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Should We Tax Junk Food? with Dr. Larry Summers

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We need to transform our food system and address one of the biggest threats to our well-being: our lack of a coordinated and comprehensive food policy. Our nation’s and the world’s health crises are not driven by medical issues, but rather by social, economic, and political issues that conspire to drive disease. There is clear evidence that taxation on sugar-sweetened beverages results in reduced consumption and provides a funding source for public health measures to fight obesity and chronic disease and improve the health of communities.

My guest on this week’s episode of The Doctor’s Farmacy is Larry Summers, former Treasury Secretary and one of America’s leading economists. In addition to serving as 71st Secretary of the Treasury in the Clinton Administration, Dr. Summers served as Director of the White House National Economic Council in the Obama Administration, as President of Harvard University, and as the Chief Economist of the World Bank. Currently, Summers is the President Emeritus and the Charles W. Eliot University Professor at Harvard University, where he became a full professor at age 28, one of the youngest in Harvard’s recent history. Along with Michael Bloomberg, Dr. Summers recently launched a Task Force on Fiscal Policy for Health. He chairs the board of the Center for Global Development and chaired the Commission on Global Health, lauded by the UN Secretary General who noted that it “will bring more than health–it will bring equity, and contribute to a life of dignity for all.”

In this episode, Larry and I discuss the benefits of taxing junk foods. How would this affect the economy and the epidemic of chronic disease? Find out in this week’s episode of The Doctor’s Farmacy.

Dr. Hyman is an 11-time New York Times bestselling author, family physician and international leader in the field of Functional Medicine. His podcast, The Doctor's Farmacy, is a place for deep conversations about the critical issues of our time in the space of health, wellness, food and politics. New episodes are released every Wednesday here on YouTube, and wherever you listen to podcasts.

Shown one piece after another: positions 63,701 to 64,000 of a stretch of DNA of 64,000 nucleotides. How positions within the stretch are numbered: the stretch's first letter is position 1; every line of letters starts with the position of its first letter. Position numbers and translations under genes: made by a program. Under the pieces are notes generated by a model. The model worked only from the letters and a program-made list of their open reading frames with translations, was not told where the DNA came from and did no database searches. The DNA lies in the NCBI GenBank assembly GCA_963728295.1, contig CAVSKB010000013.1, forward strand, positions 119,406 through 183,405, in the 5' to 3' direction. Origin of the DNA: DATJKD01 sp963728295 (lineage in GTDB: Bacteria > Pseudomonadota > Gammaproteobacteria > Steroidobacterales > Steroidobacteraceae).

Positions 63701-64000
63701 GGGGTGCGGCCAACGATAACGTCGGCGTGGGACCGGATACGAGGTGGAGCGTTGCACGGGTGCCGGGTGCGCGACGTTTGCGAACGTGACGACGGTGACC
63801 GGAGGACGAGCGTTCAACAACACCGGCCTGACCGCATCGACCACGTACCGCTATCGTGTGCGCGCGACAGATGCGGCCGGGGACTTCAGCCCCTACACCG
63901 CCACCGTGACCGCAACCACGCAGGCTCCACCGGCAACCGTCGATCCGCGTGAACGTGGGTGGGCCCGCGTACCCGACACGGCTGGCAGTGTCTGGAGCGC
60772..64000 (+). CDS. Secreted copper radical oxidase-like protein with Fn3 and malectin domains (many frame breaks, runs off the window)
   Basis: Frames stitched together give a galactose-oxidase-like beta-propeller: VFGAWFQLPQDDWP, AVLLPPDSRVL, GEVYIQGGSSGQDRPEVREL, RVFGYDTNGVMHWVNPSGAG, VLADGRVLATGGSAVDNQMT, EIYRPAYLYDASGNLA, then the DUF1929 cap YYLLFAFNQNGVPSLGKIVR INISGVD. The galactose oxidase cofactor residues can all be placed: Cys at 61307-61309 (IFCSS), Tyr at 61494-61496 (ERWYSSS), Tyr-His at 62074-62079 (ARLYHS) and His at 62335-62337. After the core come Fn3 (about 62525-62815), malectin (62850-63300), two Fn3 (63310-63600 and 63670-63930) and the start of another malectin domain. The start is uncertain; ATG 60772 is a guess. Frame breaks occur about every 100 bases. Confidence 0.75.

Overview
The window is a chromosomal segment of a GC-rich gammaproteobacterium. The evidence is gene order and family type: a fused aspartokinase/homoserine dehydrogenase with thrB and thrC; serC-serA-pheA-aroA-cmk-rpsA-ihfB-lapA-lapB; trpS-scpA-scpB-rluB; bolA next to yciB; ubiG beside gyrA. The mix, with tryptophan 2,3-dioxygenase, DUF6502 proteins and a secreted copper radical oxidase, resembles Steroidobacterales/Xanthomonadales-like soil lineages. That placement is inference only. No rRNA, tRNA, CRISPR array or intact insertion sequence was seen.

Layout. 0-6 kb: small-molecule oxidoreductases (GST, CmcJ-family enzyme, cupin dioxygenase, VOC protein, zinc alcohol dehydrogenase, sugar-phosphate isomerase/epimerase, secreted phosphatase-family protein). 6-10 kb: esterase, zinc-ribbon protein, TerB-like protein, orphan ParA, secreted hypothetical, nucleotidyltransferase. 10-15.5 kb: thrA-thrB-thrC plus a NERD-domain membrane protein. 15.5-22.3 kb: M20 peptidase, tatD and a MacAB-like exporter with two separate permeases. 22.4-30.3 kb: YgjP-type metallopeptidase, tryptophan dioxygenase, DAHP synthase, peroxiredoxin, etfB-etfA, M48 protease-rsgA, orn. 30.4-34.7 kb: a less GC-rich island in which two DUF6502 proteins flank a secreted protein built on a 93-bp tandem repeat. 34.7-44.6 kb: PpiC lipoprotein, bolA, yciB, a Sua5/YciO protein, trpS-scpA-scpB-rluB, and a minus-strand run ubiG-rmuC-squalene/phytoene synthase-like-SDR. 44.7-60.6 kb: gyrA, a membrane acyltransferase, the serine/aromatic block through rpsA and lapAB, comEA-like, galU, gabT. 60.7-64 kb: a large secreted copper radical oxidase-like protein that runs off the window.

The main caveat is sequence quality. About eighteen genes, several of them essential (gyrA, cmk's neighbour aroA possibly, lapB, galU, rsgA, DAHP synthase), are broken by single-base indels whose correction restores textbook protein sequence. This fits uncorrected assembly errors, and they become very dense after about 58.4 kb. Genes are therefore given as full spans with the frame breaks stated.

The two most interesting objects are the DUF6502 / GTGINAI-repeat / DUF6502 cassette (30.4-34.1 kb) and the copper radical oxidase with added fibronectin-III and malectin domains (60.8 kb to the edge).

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11 Comments on Should We Tax Junk Food? with Dr. Larry Summers

  1. Did Larry Summers meet Mark Zuckerberg when he worked at Harvard University?

  2. He does not have short answers does he? Who keeps walking across the camera?

  3. Im against most government regulation, but maybe taxing junk food aint too bad of an idea

  4. no, remove the tax on healthy food.

  5. I guess there is gonna be a problem of defining what “junk food” exactly is. Manufacturers could exploit that and still sell crap w/o paying a tax

  6. So for 40 years, the government has been giving us bad food guidance, thats made us all sick. And you want them to decide whats OK to eat, and not eat from here on out? I will do all I can to help people understand how they should eat, but in the end, if you live in the US, thats still a choice. No way do I support taxes on what someone determines to be unhealthy food. Its insane to give up your rights and OK something like that.

  7. Just what we need, another globalist beaurocrat saving us from ourselves. We definitely need to increase public awareness about the health issues with processed food. Letting people like Larry Summers decide our fate is not one of them.

  8. ClassicExampleBand // 17th October 2018 at 5:40 pm // Reply

    All taxes do is give the government more power and money…government causes more problems than they create…just let us know the truth about what is healthy and what is not and let us make our own decisions…none of the governments business what we eat, they should not get paid because of unhealthy food. Bad idea.

  9. Mark Bousquet // 17th October 2018 at 6:41 pm // Reply

    Sales taxes are regressive taxes and hurt the poor and the less well off the most. Also, who decides what is and isn’t “junk food”? All we need is an animal rights activist to come to power who gets to define the parameters and we’ll all be forced into veganism…

  10. The folks who recommended trans fats and vegetable oils get to define junk food and then tax it? I’d be happy if the government just stopped giving dietary advice at all. My entire family has improved our health just knowing that sugar, refined flour and solvent extracted seed olis are harmful. We still eat some crap on occasion, but we are better able to manage our “dose” of toxic foods. Knowledge is power. Taxes are just annoying. I still see tons of people under 30 smoking cigarettes.

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